SGBCI: Banking

THE COMPANY: Société Générale de Banques en Côte d’Ivoire (SGBCI), the largest bank in the West African Economic and Monetary Union, was created in 1962 from the local branches of France’s Société Générale, with the participation of the government and several international financial partners. SGBCI was listed on the regional stock exchange in April 1976 and is the leading bank in the Ivoirian banking sector with total assets of CFA798.5bn (€1.2bn).

SGBCI currently controls 16.5% of the market share in terms of loans and 16.8% in terms of deposits. With a cost-to-income ratio of 54%, SGBCI shows the best profitability ratio among the Ivoirian commercial banks. Its high performance has been based on a superior use of assets for providing loans, compared to its peers. SGBCI’s success has also relied on its capacity to mobilise sufficient deposits, with almost 40% of civil servants in Côte d’Ivoire as customers.

In 2012, with a total cumulative resource of CFA4.04trn (€6.06bn) in the banking sector, SGBCI mobilised CFA659bn (€988.5m), representing 98.9% of the CFA667bn (€1bn) total client deposits. While Ivoirian banks provided a total of CFA3.31trn (€4.97bn) in loans, SGBCI accounted for CFA556.66bn (€834.99m) with 77% in customer loans. In 2013 and 2014, the loan growth of the bank will be driven by higher economic growth in Côte d’Ivoire – with projections for 8% GDP growth in 2013 – and by SGBCI’s efforts to expand into real estate, consumer credit, and small and medium-sized enterprise (SME) markets. SGBCI has also recently weathered a double challenge: the post-election crisis and the arrival of Nigerian and Moroccan competitors.

Stimulated by this additional competition, SGBCI has planned to open an average of 10 branches per year to help expand its customer base. The bank made a first symbolic step with the reopening of the branch in Man, in the west of the country, after being closed for nearly a decade. SGBCI shows strong willingness to cover the entire national territory and reach as many as 90 branches, compared to the current 64. This will allow the bank to capitalise on proximity to its customers and widen its base.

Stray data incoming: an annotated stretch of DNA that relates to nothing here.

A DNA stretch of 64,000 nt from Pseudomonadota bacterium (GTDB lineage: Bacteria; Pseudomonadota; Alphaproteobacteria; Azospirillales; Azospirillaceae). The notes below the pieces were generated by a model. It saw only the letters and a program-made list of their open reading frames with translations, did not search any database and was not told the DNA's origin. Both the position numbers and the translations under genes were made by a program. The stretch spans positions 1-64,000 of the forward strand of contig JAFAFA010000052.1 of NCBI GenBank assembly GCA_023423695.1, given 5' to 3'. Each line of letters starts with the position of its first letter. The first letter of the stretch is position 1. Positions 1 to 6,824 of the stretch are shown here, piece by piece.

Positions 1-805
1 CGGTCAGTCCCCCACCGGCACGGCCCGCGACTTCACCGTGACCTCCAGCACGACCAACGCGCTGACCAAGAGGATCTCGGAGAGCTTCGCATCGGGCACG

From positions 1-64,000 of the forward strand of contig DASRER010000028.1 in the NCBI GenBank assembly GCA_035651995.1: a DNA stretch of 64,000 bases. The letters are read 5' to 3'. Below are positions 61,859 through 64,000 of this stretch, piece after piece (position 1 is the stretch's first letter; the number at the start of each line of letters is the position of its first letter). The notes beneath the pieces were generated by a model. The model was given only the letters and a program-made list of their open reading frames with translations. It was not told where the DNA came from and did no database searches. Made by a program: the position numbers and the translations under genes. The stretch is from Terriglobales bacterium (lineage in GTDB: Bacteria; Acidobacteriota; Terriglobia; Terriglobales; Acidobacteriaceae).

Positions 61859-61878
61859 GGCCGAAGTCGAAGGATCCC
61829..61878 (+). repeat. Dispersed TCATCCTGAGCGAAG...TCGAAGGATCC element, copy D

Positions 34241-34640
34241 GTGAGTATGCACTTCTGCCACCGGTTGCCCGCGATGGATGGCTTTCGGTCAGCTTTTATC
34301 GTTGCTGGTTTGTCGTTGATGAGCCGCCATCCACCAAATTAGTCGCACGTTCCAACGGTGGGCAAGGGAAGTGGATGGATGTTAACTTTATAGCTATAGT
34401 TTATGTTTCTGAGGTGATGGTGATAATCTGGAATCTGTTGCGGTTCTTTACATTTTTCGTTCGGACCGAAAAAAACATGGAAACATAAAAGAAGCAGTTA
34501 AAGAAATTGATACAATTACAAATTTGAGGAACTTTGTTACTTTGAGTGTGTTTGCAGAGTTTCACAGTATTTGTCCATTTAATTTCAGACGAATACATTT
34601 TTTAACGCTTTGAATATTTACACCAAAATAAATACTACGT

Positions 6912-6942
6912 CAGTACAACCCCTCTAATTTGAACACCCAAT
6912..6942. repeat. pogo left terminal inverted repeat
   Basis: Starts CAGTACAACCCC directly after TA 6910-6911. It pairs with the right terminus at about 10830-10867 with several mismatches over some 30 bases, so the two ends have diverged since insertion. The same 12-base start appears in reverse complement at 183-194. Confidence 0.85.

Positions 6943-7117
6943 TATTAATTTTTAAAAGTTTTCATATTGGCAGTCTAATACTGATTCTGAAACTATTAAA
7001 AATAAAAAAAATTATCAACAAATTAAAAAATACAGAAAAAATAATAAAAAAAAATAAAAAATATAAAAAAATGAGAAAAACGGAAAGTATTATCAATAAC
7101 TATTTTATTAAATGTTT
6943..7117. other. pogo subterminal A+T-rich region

Since July 2013, SGBCI has been facing a wage claim from its employees. The workers are requesting salary enhancements of up to 100% to reach wage levels close to those of the competition. In our opinion, this strike will affect bank profitability in the short term. However, we think that with the recovery of economic growth, SGBCI will find opportunities to provide new loans and increase its net banking income to cover the growth of staff costs.

SGBCI, with a price-to-book ratio of 2.2x, is currently trading higher than the sector average of 1.77x. The company’s 10-year average dividend payout ratio is 109%. According to SGBCI’s management, the company’s dividend policy should remain consistent over the years at around 85%.

DEVELOPMENT STRATEGY: As the leader in the Ivoirian banking industry, SGBCI will benefit from the period of reconstruction and recovery, largely due to a larger number of investments in Côte d’Ivoire. The strategy of SGBCI is to get more active in retail banking, and consolidate its position in the corporate segments. SGBCI is expanding its branches and ATM network in Côte d’Ivoire, getting closer to the customers. This strategy is set to receive a capital expenditure of CFA20bn (€30m) over the next three years, in order to build 10 branches a year. SGBCI’s main strategic targets include focusing on Abidjan and its 5m inhabitants, attracting more SMEs and securing more customers from the country’s largest public-sector organisations. The bank's clients already include 40% of civil servants. SGBCI’s objective is to reach out to other sectors and boost its retail lending past the CFA100bn (€150m) mark.

Currently, corporate banking still represents the largest portion of the total lending volumes. This is because SGBCI benefits from the trust of large multinationals, mostly French companies, and local SMEs.

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